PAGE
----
years ere England had secreted choice material enough for the making of another great poet.
The nature of men living together in societies, as of the individual man, seems to have its periodic ebbs and floods, its oscillations between the ideal and the matter-of-fact, so that the doubtful boundary line of shore between them is in one generation a hard sandy actuality strewn only with such remembrances of beauty as a dead sea-moss here and there, and in the next is whelmed with those lace-like curves of ever-gaining, ever-receding foam, and that dance of joyous spray which for a moment catches and holds the sunshine.
From the two centuries between 1400 and 1600 the indefatigable Ritson, in his Bibliographia Poetica, has made us a catalogue of some six hundred English poets, or, more properly, verse-makers. Ninety-nine in a hundred of them are mere names, most of them no more than shadows of names, some of them mere initials. Nor can it be said of them that their works have perished because they were written in an obsolete dialect; for it is the poem that keeps the language alive, and not the language that buoys up the poem.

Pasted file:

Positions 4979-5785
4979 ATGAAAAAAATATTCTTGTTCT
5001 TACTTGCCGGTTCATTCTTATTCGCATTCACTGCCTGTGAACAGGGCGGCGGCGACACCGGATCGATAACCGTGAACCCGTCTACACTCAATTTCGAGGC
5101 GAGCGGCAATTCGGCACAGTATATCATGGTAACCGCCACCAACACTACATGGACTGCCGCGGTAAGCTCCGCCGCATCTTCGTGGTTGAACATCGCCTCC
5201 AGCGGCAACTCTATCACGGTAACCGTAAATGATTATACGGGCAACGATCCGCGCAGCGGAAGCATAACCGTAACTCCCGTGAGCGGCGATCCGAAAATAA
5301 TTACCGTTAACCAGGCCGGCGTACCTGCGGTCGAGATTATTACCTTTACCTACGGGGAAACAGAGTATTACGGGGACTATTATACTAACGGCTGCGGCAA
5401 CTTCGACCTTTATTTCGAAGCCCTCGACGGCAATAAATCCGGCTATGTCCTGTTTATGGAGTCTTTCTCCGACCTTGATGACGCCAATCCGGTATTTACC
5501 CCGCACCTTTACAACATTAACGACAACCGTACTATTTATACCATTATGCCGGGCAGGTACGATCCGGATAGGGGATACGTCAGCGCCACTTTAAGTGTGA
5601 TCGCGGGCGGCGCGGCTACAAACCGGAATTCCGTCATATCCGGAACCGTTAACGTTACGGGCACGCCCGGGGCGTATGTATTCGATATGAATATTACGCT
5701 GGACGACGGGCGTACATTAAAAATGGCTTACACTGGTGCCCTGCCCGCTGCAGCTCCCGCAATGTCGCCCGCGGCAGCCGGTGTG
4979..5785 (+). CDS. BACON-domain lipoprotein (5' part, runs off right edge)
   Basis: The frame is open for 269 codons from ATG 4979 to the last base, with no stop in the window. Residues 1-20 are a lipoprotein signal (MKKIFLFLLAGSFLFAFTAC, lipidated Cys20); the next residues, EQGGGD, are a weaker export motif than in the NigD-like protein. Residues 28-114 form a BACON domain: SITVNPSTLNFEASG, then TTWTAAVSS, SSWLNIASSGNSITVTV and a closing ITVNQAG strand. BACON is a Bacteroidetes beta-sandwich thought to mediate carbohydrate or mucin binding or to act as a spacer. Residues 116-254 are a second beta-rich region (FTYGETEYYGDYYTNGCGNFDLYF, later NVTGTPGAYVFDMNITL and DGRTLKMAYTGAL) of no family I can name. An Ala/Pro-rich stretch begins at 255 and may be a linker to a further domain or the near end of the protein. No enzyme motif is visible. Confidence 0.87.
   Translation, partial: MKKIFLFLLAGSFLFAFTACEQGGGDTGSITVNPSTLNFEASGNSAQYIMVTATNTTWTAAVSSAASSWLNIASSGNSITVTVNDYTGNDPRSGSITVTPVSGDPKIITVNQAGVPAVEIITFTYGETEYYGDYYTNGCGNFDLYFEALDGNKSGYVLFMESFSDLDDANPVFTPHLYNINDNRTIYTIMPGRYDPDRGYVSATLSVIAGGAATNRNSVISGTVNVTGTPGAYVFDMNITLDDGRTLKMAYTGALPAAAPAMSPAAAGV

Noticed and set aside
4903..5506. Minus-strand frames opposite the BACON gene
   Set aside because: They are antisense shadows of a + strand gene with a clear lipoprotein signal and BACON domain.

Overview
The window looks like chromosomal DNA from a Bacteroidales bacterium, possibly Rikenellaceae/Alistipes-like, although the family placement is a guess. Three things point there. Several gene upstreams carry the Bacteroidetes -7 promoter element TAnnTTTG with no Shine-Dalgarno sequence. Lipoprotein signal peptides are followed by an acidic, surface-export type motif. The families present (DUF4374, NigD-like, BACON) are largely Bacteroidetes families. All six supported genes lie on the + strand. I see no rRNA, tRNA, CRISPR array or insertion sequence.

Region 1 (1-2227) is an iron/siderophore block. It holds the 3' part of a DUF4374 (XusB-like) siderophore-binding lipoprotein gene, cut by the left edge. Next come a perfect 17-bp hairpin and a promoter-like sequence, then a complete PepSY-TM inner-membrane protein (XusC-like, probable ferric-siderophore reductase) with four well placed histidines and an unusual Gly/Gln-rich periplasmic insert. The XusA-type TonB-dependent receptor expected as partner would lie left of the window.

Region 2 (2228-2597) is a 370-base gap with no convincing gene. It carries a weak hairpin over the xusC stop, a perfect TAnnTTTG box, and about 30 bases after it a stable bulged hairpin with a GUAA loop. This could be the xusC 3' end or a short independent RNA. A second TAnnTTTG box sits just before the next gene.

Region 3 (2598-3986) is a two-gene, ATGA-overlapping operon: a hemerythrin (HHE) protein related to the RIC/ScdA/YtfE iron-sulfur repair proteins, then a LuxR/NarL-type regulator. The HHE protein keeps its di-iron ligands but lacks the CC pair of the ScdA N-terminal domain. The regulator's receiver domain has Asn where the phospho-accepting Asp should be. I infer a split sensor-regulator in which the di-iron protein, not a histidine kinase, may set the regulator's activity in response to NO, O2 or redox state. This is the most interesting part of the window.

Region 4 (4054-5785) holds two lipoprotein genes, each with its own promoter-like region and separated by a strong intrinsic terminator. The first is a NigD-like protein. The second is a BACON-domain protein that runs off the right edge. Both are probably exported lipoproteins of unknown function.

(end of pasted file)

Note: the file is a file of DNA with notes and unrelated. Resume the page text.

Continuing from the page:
The revival of letters, as it is called, was at first the revival of ancient letters, which, while it made men pedants, could do very little toward making them poets, much less toward making them original writers. There was nothing left of the freshness, vivacity, invention, and careless faith in the present which make many of the productions of the Norman Trouvères delightful reading even now. The whole of Europe during the fifteenth century produced no book which has continued readable, or has become, in any sense of the word, a classic. I do not mean that that century has left us no illustrious names, that it was not enriched with some august intellects who kept alive the apostolic succession of thought and speculation, who passed along the still unextinguished torch of intelligence, the lampada vita, to those who came after them. But a classic is properly a book which maintains itself by virtue of that happy coalescence of matter and style, that innate and exquisite sympathy between the thought that gives life and the form that consents to every mood of grace and dignity, which can be simple without being vulgar, elevated without being distant, and which is something neither ancient nor modern, always new and incapable of growing old. It is not his Latin which makes Horace cosmopolitan, nor can Béranger's French prevent his becoming so. No hedge of language, however thorny, no dragon-coil of centuries, will keep men away from these true apples of the Hesperides if once they have caught sight or scent of them. If poems die, it is because there was never true life in them that is, that true poetic vitality which no depth of thought, no airiness of fancy, no sincerity of feeling, can singly communicate, but which leaps throbbing at touch of that shaping faculty, the imagination. Take Aristotle's ethics, the scholastic philosophy, the theology of Aquinas, the Ptolemaic system of astronomy, the small politics of a provincial city of the Middle Ages, mix in at will Grecian, Roman, and Christian mythology, and tell me what chance there is to make an immortal poem of such an incongruous mixture. Can these dry bones live? Yes, Dante can create such a soul under these ribs of death that one hundred and fifty editions of his poem shall be called for in these last sixty years, the first half of the sixth century since his death. Accordingly, I am apt to believe that the complaints